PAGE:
(I don’t suppose they know the outcome and just what a difference they helped to make.)

  2. Akk says:

    Score, u got one back!!…

    have you read gcs14? he talksa bout a simalar incident in aus…

  3. traineeparamedic says:

    I’m really shocked at that. Luckily I havn’t come across anyone as ignorant as that yet, although I’m sure it is only a matter on time? Are we allowed to politely tell them their in the wrong or not?

  4. Elliott says:

    In a former life, I was a First Aider in a supermarket, my case was a nan down with epileptic fit and at least a unit of blood on the floor, shelves, first aiders, food etc from a head wound.

    This woman demanded jelly babies and when a colleague threw some at her in total disgust she commenteded not those I want the ones next to them…. she was lucky not to get knocked out by the very p***ed off Manageress.

    Over the five years there were lots of examples of downright callousness

  5. Lucy says:

    I’m always reassured to hear the general public have not lost their skills of total self-centredness and obliviousness to commonsense. Luckily for him you were either too shocked, or didnt fancy having to treat him, to have bounced his requested tin off of his skull.

    I also await your blog, in due course, on attending a totally spurious call to a man you vaguely recognise but cant place at the time (beans numpty) who feels it appropriate to scream and bawl about how he pays your wages and how it is his right to demand a treble-9 response.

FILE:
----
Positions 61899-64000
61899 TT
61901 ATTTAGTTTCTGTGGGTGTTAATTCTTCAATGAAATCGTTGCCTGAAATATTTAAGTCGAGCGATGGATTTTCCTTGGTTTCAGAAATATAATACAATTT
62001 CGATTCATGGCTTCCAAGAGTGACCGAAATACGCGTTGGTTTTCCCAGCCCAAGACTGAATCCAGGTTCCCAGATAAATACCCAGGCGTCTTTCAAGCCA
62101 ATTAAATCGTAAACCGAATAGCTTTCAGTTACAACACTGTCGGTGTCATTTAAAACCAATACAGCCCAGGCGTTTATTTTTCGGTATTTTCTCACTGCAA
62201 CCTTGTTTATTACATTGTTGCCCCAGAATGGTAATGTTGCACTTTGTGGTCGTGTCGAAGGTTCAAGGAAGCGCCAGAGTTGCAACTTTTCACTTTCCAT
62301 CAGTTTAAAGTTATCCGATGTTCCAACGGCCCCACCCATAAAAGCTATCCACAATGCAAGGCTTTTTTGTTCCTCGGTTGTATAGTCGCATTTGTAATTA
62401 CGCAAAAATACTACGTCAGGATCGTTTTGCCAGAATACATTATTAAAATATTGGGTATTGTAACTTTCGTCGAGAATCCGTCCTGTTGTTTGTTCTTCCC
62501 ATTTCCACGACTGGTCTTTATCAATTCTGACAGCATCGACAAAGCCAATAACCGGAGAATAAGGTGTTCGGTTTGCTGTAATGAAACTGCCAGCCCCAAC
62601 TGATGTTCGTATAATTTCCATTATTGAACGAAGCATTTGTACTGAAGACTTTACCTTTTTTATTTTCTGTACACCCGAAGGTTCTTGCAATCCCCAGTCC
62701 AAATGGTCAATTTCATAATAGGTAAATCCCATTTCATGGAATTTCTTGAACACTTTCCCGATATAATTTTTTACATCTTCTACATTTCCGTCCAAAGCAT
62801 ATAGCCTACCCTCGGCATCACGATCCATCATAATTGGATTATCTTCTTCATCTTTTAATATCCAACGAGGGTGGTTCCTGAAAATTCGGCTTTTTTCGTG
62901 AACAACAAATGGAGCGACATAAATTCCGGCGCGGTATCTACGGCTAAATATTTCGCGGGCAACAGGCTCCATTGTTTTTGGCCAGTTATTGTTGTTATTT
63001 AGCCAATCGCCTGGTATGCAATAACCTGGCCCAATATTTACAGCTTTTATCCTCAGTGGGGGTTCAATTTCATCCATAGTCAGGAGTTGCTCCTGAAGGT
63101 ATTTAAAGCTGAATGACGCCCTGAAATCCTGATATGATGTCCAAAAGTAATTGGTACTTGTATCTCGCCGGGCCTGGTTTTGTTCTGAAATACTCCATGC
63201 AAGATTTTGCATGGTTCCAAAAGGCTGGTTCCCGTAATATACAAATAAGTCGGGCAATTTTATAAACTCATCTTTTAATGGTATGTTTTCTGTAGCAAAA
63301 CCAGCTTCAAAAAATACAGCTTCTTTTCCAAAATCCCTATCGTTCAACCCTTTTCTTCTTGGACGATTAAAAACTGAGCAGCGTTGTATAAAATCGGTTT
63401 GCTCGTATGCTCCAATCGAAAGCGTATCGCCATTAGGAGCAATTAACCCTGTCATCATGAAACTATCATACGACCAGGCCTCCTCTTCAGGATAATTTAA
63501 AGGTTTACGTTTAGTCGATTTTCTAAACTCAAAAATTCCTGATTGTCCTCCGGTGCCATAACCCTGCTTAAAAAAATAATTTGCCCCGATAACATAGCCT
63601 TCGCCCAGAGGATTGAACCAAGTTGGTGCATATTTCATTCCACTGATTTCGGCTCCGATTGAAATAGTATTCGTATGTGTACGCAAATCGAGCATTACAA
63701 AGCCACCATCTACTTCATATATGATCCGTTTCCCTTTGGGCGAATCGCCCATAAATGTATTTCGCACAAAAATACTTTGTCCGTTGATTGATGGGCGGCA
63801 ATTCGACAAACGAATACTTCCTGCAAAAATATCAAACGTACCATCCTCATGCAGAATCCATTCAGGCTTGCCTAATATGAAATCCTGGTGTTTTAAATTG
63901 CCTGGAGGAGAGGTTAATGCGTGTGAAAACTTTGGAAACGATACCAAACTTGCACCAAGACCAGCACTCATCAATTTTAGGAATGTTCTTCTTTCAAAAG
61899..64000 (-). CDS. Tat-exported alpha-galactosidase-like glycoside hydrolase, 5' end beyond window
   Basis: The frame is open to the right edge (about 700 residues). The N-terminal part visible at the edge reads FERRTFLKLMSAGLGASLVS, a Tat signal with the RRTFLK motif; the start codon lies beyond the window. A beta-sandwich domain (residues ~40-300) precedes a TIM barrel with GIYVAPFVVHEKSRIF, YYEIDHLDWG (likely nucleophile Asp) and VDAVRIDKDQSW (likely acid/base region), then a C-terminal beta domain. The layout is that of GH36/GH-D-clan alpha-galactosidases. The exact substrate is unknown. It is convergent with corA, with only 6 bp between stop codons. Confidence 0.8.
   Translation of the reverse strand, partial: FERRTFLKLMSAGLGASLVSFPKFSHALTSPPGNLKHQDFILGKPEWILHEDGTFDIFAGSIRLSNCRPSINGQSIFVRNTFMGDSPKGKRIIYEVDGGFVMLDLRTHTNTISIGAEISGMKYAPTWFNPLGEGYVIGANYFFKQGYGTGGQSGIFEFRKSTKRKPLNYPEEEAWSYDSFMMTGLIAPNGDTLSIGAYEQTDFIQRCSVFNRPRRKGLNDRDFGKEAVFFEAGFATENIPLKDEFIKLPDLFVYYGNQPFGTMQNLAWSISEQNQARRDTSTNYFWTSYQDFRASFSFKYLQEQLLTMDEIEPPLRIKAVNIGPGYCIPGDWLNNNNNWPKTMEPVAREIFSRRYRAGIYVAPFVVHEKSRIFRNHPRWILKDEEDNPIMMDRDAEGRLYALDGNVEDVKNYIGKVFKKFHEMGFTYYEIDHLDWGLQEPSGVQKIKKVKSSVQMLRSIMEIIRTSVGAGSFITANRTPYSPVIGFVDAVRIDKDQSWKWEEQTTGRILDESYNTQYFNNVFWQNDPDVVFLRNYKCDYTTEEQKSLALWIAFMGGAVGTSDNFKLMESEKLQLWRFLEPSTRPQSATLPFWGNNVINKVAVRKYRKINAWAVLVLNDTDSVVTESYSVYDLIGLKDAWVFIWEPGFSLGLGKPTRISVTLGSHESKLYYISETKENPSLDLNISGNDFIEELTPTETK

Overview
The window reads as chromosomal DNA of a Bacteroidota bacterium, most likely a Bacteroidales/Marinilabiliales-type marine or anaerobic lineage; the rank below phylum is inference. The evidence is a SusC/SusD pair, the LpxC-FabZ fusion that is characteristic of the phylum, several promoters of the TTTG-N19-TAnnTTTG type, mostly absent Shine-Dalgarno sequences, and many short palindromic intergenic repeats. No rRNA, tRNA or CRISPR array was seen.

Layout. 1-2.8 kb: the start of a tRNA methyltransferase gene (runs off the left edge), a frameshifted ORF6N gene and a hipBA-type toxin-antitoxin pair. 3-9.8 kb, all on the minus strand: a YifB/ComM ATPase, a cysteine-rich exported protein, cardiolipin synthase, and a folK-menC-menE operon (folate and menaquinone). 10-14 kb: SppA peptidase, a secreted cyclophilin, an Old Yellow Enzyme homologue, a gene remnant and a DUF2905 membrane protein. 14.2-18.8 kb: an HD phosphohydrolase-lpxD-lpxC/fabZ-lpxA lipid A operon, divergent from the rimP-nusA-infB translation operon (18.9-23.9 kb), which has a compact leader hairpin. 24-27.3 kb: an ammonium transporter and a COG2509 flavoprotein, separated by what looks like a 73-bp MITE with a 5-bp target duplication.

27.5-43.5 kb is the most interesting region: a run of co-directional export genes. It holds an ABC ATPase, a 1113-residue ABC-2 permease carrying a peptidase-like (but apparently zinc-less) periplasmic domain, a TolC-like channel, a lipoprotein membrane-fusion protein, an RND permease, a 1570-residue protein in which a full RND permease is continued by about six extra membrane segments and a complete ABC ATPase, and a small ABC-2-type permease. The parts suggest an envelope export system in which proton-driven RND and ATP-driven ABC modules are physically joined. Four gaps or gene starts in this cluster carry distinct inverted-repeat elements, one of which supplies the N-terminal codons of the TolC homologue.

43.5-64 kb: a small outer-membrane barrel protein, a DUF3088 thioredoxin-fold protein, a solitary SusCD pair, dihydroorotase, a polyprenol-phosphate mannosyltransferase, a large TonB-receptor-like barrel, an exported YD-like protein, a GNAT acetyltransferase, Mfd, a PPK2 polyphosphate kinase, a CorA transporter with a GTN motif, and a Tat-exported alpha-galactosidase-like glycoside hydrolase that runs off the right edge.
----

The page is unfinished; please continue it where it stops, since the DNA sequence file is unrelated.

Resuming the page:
6. MB says:

    When I worked as an LD support worker, I worked with a lass who was prone to epileptic fits. During one of her fits I caught her as she fell (under procedure I know thats wrong) and broke a shower door (bathroom was so small she could have seriously hurt herself). The ambulance service was called out, and the lass was fine. The day after I was called in the office by the manager (who had missed all the excitement) to be shouted at over breaking the shower door and not calling maintenance immediately! Cue confusion from me as there were two bathrooms in the house, maintenance had been called the morning before my manager came in, and she never even enquired as to the health of the lass.

  7. Bao Chi says:

    This might at first appear to be a symptom of the New Millenium. Not so. Here is a story related to me some years ago whilst I was working on a project for a national magazine. I interviewed a retired police officer who, toward the end of his career in the sixties, was tasked as a plan drawer for Scenes of Crime. He was called out to plot a room in a doss house used by immigrant shift workers, where a ‘hot bed’ arrangement for sleeping was in use. ie, as one shift left the dorm which consisted of half a dozen tightly crammed beds to go to work, the previous shift moved in to sleep. There had been an argument between the foreign landlord and a tenant resulting in the tenant being stabbed to death. Prior to his demise he had thrashed out his death throws around the cramped room leaving a very gory scene. As the police measured and recorded, the shift changed, with a handful of tired and unshockable workers trying to climb into the bloodstained beds without turning a hair as to the condition of the room. Is that shocking or what?

  8. kingmagic says:

    Bao Chi…

    “Is that shocking or what?”

    It all depends on the situation…after I finish my set of nights I,m that knackered that I would crawl into my bed even if it contained an escaped, rabid, demented polar bear suffering with infectious diahorrea. And it had fleas…

  9. […] Are people really this stupid? April 10, 2007, 10:50 am Filed under: Annoyances This almost made me cry. The problem is, I know people like that! No Comments so far Leave a comment RSS feed for […]